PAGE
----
By Kenneth M. Levine

Juror number five. I see you watching me. I see your eyes following me across the courtroom. I see you trying to discretely eavesdrop and listen to my quiet conversations with my co-counsel for clients at our table in the courtroom. I see you observe when I write notes during the trial on my pad or ask my associate for a document. I see you look me up and down every morning to see what suit I am wearing, what color my tie is and what shoes I have on. I see you stare when I am at the side bar with the judge to gauge if I am being respectful and polite to the court. I see you watch me talk to my clients to see if I am warm and connected to them.

Well Juror number five I see you too. I noticed that you were better dressed than the other jurors. I noticed how guarded you were during jury selection when answering the lawyers’ questions giving us no real insight into who you are and how you might lean in the trial. I notice that you don’t interact much with the other jurors and keep mostly to your yourself. I see how you don’t make eye contact with anyone when the jury comes into the courtroom every morning. I see how hard you work to be stoic during the testimony, so you don’t give any indication what you are thinking.

I know you want to know who I am, but I want to know who you are just as much.

You want to know if I am an honest, trustworthy lawyer. You want to know if you can believe me and the witnesses I am bringing before you. You want to know if I am worth your respect and consideration. You want to know if I am kind and caring to my clients or just a heartless lawyer in it for the money. You want to see that I look like and act like the lawyers you see on television and in the movies. You want me to be to be smart and well put together but not condescending and slick. Sure, you are judging my case and the evaluating the evidence, but I know very well you are also judging and evaluating me.

I suppose I am doing the same thing to you. Every day I try to get inside your head, to get to know and understand you. To figure out what evidence is important to you and what is not. To understand what it means that you are better dressed than the other jurors. Does that mean you are smarter and can understand the medical evidence better? Does it mean that you care less about my working-class clients? If you are smarter, do you give my expert witnesses more credibility because they are from Harvard Medical School and major city hospitals. Or maybe you don’t care about that at all and think my experts should not come from their fancy schools on the east coast to your state far away. If you are well dressed maybe you live in the best neighborhood, maybe near the doctor being sued. I watch you to see if you make any facial expressions, give any hints about what you are thinking, which way you are leaning in the case. You are very stoic, what does that mean. Are you simply playing it straight or are you angry, and if you are at who, me or my opponent? Who are you Juror number five?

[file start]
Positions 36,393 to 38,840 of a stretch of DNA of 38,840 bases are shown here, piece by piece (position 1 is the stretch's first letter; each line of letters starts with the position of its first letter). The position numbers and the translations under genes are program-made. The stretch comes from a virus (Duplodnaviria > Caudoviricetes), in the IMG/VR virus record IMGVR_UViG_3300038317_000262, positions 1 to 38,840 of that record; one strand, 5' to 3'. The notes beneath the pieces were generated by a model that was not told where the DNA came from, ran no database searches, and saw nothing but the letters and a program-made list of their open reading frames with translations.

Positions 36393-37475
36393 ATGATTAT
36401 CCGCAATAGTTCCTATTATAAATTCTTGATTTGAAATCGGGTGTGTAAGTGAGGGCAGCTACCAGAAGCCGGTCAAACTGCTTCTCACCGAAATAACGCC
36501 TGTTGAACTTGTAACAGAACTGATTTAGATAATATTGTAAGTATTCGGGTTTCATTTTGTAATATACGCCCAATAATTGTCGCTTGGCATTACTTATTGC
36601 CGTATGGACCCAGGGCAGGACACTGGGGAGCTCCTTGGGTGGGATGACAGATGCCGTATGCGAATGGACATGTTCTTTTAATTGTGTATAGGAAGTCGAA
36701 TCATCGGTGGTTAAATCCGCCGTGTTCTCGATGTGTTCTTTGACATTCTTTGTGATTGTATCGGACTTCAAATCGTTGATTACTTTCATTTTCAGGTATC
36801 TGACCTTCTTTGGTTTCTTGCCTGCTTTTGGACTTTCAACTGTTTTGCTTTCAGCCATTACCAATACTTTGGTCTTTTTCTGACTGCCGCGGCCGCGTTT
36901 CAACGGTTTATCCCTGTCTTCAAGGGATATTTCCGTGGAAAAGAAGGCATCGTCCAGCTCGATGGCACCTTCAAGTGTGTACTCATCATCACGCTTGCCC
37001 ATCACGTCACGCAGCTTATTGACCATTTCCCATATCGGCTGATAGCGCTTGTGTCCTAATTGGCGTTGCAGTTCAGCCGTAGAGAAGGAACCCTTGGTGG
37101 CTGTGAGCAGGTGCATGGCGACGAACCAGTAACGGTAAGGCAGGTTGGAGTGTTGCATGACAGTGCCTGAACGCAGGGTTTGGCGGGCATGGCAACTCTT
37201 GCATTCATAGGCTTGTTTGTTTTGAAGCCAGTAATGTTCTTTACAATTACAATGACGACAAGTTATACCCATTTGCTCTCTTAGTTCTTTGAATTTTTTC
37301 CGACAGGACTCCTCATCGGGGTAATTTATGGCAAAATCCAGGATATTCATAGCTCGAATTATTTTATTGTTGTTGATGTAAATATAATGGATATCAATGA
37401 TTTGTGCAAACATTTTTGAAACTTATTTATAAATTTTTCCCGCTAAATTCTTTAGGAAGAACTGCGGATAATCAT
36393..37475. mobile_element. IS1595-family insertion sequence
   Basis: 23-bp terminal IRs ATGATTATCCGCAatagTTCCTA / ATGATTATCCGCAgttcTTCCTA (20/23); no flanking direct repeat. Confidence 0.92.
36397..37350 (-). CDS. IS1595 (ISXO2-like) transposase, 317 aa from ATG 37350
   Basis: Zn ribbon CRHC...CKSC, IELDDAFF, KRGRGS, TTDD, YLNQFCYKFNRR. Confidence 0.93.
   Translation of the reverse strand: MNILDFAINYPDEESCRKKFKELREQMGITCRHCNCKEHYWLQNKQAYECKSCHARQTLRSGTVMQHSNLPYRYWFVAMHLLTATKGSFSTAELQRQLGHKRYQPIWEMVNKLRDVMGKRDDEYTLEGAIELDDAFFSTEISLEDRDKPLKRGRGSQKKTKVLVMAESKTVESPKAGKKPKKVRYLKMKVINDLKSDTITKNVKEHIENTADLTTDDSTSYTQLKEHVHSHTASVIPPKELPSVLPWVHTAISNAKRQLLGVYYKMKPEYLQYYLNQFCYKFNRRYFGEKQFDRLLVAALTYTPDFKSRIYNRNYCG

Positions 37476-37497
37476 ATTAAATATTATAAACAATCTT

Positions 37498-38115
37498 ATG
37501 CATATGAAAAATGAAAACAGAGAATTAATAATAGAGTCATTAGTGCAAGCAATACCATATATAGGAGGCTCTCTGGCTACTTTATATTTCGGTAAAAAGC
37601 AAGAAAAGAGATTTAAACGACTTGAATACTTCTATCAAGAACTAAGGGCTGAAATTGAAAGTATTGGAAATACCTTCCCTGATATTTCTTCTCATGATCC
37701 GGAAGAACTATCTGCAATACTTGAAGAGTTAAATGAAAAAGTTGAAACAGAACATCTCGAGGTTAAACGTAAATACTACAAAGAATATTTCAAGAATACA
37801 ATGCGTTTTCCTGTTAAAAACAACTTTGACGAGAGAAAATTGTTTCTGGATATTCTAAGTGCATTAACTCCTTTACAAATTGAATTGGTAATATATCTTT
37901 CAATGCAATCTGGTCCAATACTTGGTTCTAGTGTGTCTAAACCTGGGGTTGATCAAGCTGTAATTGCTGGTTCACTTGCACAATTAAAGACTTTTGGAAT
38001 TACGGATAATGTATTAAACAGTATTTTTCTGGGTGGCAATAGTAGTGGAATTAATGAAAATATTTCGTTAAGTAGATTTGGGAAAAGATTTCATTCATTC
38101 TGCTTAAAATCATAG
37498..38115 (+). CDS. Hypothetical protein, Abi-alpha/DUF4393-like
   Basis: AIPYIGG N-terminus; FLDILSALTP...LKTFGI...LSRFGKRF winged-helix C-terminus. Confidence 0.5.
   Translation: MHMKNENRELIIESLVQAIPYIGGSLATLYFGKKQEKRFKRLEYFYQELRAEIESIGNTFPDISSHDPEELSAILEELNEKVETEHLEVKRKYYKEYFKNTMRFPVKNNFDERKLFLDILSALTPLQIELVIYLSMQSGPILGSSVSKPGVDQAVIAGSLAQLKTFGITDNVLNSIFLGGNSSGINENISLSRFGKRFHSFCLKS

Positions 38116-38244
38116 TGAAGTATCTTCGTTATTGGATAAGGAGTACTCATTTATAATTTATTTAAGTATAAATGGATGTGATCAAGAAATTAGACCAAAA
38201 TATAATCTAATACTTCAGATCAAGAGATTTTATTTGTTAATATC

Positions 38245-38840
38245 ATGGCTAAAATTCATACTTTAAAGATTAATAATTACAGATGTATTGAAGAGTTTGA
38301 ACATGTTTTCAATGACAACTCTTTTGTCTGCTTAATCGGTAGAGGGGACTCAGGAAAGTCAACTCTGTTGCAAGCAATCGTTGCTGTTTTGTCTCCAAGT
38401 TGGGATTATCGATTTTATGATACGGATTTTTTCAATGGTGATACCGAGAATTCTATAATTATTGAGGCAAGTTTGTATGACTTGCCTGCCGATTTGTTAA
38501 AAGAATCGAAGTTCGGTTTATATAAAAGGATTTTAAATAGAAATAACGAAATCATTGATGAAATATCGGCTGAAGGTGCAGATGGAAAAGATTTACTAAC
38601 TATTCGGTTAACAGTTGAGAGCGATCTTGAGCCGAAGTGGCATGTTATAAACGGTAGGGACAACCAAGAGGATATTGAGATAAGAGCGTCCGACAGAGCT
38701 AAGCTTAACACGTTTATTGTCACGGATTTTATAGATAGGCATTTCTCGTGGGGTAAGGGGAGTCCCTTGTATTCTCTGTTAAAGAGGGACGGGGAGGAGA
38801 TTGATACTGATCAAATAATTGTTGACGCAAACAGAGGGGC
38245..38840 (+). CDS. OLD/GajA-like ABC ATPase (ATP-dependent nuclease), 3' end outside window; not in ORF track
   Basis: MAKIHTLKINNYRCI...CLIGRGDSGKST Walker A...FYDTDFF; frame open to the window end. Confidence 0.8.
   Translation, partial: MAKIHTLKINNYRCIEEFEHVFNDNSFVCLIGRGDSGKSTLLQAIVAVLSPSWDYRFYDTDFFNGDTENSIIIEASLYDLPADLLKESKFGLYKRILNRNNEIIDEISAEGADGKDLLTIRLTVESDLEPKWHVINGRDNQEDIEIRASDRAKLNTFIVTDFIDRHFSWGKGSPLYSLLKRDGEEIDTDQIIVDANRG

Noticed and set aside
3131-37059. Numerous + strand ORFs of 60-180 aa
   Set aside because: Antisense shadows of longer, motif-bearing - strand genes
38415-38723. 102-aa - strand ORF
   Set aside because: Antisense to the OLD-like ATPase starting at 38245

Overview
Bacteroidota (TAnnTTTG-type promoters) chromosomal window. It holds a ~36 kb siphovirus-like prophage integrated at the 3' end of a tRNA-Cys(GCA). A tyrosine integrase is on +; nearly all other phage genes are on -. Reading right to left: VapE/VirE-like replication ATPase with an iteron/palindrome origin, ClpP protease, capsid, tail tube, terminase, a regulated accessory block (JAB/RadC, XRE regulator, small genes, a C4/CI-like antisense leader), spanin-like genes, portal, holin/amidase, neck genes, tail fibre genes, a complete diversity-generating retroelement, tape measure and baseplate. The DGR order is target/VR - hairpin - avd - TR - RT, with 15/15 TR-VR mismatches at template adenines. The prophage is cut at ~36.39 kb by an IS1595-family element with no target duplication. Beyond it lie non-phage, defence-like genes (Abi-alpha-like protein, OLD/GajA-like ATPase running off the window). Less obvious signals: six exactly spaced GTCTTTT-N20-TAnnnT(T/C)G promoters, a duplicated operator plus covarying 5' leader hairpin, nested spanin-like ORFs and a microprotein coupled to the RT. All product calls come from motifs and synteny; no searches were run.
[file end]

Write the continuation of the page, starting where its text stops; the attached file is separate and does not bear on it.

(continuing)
We do this dance for two and a half weeks, 13 trial days. You and me, Juror number five. Every day we come to court and circle each other. We don’t speak to each other, we can’t but we speak at each other. I give an opening statement and a closing argument to the whole jury. I have to try and make eye contact with all the jurors, not just you number five. I don’t want to single you out, make you or any juror uncomfortable. I speak at you through my examination of the witnesses. I want to turn to you during the trial and ask what you are thinking, to see if you understand the medicine, if you “get” my case but of course I can’t. You speak to me with the blank look on your face. You are telling me you won’t break; you will not give me a clue. You are telling me not to bother to understand you, that you won’t let me.